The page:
Eyes on APAC

Mar 22 2019   8:33AM GMT

Is open source lock-in possible?

Aaron Tan Aaron Tan Profile: Aaron Tan

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Earlier this week, open source software company Suse announced that it is strengthening its presence in the Asia-Pacific region following its acquisition by growth investor EQT from Micro Focus.

Well-known for its Suse Linux distro that got me into Linux during my student years, Suse faces strong competition from its bigger US rival Red Hat.

The two open source software companies have similar offerings, starting with Linux for the infrastructure piece, to container orchestration and OpenStack in the platform layer. But unlike Red Hat, which has Red Hat Ansible under its fold, Suse does not appear to have a commercial version of the Ansible open source automation tool.

In its public communications on its APAC expansion plans, Suse took the chance to stake the claim that it is now the industry’s largest independent open source company – in light of Red Hat’s impending acquisition by IBM.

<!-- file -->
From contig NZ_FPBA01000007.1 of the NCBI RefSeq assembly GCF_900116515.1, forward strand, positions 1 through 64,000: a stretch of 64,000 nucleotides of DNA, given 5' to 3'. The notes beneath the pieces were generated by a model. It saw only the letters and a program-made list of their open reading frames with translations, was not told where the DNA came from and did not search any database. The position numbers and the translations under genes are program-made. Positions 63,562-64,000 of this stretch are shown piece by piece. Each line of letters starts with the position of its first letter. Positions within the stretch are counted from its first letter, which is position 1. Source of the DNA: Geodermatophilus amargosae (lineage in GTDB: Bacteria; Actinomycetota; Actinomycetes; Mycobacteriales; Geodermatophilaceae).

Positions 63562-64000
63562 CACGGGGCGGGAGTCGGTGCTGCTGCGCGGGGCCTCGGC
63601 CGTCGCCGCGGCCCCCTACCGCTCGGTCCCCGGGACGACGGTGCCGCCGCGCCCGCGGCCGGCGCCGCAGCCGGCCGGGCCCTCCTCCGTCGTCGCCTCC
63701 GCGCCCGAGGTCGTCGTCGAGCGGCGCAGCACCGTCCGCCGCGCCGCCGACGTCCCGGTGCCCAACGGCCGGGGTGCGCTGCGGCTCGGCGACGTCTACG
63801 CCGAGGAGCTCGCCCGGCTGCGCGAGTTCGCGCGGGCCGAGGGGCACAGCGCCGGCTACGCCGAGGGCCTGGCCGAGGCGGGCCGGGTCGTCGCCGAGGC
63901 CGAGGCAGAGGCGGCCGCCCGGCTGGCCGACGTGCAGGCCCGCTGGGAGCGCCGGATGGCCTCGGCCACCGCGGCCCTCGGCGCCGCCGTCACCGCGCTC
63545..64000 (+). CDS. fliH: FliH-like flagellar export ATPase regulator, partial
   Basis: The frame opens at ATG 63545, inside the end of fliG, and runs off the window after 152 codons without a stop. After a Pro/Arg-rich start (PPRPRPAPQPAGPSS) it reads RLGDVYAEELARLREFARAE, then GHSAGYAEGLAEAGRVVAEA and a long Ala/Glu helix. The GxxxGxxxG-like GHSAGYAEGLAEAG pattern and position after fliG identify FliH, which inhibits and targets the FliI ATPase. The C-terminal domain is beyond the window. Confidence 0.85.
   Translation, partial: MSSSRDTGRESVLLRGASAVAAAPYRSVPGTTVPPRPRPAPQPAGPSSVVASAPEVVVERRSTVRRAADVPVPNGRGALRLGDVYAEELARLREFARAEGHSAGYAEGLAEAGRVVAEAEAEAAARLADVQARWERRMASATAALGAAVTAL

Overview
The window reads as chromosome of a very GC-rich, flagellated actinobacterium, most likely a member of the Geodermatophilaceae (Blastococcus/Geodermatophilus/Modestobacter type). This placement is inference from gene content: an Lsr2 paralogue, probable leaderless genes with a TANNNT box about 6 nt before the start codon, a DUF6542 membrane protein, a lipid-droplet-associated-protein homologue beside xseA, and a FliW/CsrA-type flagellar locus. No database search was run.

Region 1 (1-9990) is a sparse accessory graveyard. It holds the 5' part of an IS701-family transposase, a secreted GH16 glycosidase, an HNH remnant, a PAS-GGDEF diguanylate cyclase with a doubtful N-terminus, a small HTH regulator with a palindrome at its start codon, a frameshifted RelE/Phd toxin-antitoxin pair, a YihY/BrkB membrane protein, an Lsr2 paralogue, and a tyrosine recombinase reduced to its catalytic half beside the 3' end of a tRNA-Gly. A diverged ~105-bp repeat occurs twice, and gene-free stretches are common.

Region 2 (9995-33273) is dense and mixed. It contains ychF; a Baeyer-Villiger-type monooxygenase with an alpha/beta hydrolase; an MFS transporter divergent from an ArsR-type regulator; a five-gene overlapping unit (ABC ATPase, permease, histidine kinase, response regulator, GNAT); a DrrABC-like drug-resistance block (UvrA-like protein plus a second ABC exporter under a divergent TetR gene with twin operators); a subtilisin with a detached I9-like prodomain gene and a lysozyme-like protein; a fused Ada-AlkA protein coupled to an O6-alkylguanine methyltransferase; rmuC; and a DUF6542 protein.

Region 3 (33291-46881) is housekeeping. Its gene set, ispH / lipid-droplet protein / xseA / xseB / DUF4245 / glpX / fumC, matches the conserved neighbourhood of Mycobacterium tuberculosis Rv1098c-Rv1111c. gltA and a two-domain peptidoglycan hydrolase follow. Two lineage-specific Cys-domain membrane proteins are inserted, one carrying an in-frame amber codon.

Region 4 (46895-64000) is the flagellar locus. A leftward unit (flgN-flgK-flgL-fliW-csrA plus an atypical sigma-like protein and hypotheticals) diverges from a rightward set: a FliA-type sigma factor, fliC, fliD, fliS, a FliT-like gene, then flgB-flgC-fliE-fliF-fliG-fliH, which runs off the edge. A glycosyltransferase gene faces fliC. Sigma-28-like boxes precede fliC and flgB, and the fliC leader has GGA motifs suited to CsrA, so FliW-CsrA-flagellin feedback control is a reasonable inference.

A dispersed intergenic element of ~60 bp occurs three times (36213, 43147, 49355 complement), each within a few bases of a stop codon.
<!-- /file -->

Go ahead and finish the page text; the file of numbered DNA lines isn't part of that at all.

During a recent meeting with Suse executives, Andy Jiang, Suse’s vice president for Asia-Pacific and Japan, touted the company’s independence and claimed it would not lock users into its platform unlike other open source rivals.

While Jiang did not provide specific examples of how its rivals were locking in enterprises, any open source company that does so will be going against the ethos of free and open source software, that is, users have the freedom to choose an open source vendor and switch suppliers easily if things don’t work out.

Of course, as commercial open source software vendors, the likes of Red Hat and Suse are concerned with profitability and have the right to employ ways to maintain their customer base.

But they should base those efforts on their innovation chops and strength of their service and support offerings, and not try to lock a user to their platform – like Apple does with its ecosystem. After all, isn’t open source software supposed to be open and interoperable regardless of which platform you choose?

Have you been locked into – or felt like you were being locked into – an open source platform by a commercial open source vendor? Tell us more in the comments!

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